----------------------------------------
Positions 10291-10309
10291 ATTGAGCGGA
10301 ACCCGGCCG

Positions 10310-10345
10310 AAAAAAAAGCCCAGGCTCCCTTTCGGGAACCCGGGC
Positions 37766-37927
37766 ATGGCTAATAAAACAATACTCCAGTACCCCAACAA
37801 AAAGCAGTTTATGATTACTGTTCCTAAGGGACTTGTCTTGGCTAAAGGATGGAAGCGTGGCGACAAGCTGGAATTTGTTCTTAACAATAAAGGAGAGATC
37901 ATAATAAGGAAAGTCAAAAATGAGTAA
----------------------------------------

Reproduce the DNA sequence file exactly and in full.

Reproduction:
Positions 10291-10309
10291 ATTGAGCGGA
10301 ACCCGGCCG

Positions 10310-10345
10310 AAAAAAAAGCCCAGGCTCCCTTTCGGGAACCCGGGC
Positions 37766-37927
37766 ATGGCTAATAAAACAATACTCCAGTACCCCAACAA
37801 AAAGCAGTTTATGATTACTGTTCCTAAGGGACTTGTCTTGGCTAAAGGATGGAAGCGTGGCGACAAGCTGGAATTTGTTCTTAACAATAAAGGAGAGATC
37901 ATAATAAGGAAAGTCAAAAATGAGTAA